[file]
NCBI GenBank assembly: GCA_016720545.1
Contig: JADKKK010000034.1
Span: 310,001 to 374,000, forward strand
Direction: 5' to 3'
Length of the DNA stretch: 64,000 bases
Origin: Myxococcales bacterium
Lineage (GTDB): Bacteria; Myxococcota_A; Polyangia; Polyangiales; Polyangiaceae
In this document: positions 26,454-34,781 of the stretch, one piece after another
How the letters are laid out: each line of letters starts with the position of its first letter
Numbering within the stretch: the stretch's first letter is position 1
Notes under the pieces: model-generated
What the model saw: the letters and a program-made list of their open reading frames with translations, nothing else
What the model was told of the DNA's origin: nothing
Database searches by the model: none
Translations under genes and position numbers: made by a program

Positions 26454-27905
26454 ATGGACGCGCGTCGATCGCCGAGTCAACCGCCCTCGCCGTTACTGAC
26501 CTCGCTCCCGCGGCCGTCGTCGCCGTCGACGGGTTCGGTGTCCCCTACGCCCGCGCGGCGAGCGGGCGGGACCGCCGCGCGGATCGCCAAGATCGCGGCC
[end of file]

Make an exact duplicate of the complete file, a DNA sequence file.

NCBI GenBank assembly: GCA_016720545.1
Contig: JADKKK010000034.1
Span: 310,001 to 374,000, forward strand
Direction: 5' to 3'
Length of the DNA stretch: 64,000 bases
Origin: Myxococcales bacterium
Lineage (GTDB): Bacteria; Myxococcota_A; Polyangia; Polyangiales; Polyangiaceae
In this document: positions 26,454-34,781 of the stretch, one piece after another
How the letters are laid out: each line of letters starts with the position of its first letter
Numbering within the stretch: the stretch's first letter is position 1
Notes under the pieces: model-generated
What the model saw: the letters and a program-made list of their open reading frames with translations, nothing else
What the model was told of the DNA's origin: nothing
Database searches by the model: none
Translations under genes and position numbers: made by a program

Positions 26454-27905
26454 ATGGACGCGCGTCGATCGCCGAGTCAACCGCCCTCGCCGTTACTGAC
26501 CTCGCTCCCGCGGCCGTCGTCGCCGTCGACGGGTTCGGTGTCCCCTACGCCCGCGCGGCGAGCGGGCGGGACCGCCGCGCGGATCGCCAAGATCGCGGCC